Lagos, British council, EU kick against high rate of sexual assaults
Lagos State Government, Babajide Sanwo-Olu, the British Council and the European Union have called for concerted efforts to curtail sexual assaults and gender-based violence, particularly in the state and Nigeria in general.
Specifically, wife of Lagos State governor, Dr Ibijoke Sanwo-Olu, lamented the high rate of sexual violence in Alimosho area of the state, while urging relevant stakeholders to buckle down to tackle the menace.
Sanwo-Olu made the call while inaugurating the newly established Idera Sexual Assault Referral Centre (SARC) at the Alimosho General Hospital in Lagos.
The centre was established in collaboration with the British Council, the European Union (EU) and the Rule of Law and Anti-Corruption (ROLAC).
The governor’s wife said that establishment of the centre would provide the needed care for traumatised victims of sexual and gender-based violence.
“The establishment of the centre complements and rightly confirms the commitment of the state government to stamp out the menace of this horrific act.
Most importantly, it will provide care for victims or survival of gender-based violence to overcome their trauma.
“I commend the EU, British Council and ROLAC for their supports in making this centre a reality. We believe that more collaborations and efforts like this will increase advocacy and reduce gender-based violence (GBV),” she said.
Sanwo-Olu said the centre was strategically located in Alimosho, and had the highest record of sexual assaults and gender-based violence in the state.
“Alimosho has the highest burden of sexual assault and domestic violence due to the records available in the state, having a centre here is strategic.”
Earlier, Prof. Akin Abayomi, the State Commissioner for Health, said the fight against sexual assault should be a multi-sectorial response to tackle the erroneous act.
Abayomi, represented by the Permanent Secretary, Ministry of Health, Dr Segun Ogboye, said that SARC would be integrated into the ministry’s response to sexual violence crimes.
“When ROLAC proposed to the ministry to establish SARC in Alimosho General Hospital, we appreciated the support and collaboration, because we know the purpose and potential of having such.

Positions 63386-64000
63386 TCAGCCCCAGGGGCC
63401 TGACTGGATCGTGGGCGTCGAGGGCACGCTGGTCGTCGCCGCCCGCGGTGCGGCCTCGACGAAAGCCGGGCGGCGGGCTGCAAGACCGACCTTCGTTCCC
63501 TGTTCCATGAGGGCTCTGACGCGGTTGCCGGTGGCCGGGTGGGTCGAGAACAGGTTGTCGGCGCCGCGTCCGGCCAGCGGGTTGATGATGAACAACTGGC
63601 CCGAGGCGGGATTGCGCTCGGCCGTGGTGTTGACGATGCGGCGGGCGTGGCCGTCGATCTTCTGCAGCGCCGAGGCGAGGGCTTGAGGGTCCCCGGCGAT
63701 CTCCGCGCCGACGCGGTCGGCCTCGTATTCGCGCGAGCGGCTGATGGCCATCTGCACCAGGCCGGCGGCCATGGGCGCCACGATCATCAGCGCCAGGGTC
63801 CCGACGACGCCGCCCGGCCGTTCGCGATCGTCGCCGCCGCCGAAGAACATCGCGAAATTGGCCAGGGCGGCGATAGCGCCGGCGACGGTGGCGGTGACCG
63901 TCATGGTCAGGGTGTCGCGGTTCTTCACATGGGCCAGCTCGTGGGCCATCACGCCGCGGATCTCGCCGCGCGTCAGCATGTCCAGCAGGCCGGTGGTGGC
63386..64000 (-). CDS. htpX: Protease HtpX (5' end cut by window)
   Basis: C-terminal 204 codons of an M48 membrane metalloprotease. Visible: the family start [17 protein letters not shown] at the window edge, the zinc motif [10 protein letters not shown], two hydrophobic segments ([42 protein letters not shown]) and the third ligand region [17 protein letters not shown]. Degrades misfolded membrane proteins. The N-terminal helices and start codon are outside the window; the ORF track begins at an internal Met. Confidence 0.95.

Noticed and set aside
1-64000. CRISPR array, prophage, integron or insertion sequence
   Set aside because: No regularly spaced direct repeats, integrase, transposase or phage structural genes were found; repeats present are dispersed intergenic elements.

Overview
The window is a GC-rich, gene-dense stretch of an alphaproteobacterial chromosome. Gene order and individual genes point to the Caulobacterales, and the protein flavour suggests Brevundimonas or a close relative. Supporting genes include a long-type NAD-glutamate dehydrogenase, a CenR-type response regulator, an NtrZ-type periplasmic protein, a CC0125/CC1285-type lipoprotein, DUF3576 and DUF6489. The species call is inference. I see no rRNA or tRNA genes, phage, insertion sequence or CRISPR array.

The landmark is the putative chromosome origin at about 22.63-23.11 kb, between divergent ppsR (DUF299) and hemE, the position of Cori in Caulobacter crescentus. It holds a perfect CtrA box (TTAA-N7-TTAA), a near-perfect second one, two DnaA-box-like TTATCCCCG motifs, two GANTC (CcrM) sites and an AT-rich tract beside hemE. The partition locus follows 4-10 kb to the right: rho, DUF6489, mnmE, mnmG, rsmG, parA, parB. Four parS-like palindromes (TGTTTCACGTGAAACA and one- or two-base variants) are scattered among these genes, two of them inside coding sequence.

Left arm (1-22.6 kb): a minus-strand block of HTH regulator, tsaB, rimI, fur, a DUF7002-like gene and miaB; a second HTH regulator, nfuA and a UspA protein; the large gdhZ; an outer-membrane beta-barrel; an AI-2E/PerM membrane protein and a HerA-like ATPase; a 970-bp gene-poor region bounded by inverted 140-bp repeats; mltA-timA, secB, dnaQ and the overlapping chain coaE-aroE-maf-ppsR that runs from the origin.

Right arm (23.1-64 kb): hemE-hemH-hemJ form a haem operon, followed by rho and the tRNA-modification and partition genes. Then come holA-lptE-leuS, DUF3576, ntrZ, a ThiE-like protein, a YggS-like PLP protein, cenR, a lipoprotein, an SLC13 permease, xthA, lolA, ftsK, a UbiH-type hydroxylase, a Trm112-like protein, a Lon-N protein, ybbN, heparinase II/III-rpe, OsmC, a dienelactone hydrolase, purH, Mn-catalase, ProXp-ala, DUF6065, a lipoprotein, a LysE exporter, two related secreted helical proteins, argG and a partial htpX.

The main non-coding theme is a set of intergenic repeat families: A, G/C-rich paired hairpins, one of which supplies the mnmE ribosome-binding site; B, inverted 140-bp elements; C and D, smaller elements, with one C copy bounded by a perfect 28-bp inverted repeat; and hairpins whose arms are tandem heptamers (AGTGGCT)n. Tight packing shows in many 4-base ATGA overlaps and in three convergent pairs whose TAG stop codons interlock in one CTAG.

“We know it will avail more victims of the opportunity to seek proper care and help. Issues like this need multi-sectorial response that will involve other government agencies beyond the Ministry of Health alone,” he said.
The commissioner commended the EU, British Council, ROLAC for their supports, pledging that the ministry would continue to collaborate with partners to make access to care readily available for victims.
Country Director of British Council, Lucy Pearson, said system and culture that abhor sexual assault and gender violence must be change in the fight against these vices.
Pearson, represented by Stephen Forbes, British Council Director of Operations, said that in spite of the rise in cases, momentum was high in the fight against sexual and gender-based violence.
“We have heard the need for justice and how difficult this can be with these types of crimes and criminals depend on silence and a culture or system that allows them to get away with it.
“I can say that momentum is already building, because people are coming out to tell their stories, and we are also optimistic that with the will, we can tackle this very deep problem.
“I also want to implore those that will be working in the centre to be professional in their conduct, so as not to indirectly traumatise victims when attending to them,” he said.
Also, Mr Danladi Plang, the National Programme Manager of ROLAC, said that the increased numbers of GBV and sexual assault in the country was alarming.
Plang said that the body had so far established 30 SARC centres, Alimosho inclusive, to provide care and succour to victims in 17 states across the country.
He said that ROLAC, based its approach of tackling sexual violence in four areas, including legislature, supports network, advocacy and capacity building for response team.
“ROLAC established the first SARC centre in the country in 2013 at the Lagos State University Teaching Hospital, and over the years, we have established more centres across the country due to the increased cases.
“The data of sexual assault and GBV are alarming; the youngest case in Lagos is a three-month old child, while the oldest is 82-year-old woman. So, this crisis is affecting everybody.
“This issue called for basic support and the government at all levels must work together to defeat this scourge ravaging the country,” he said.
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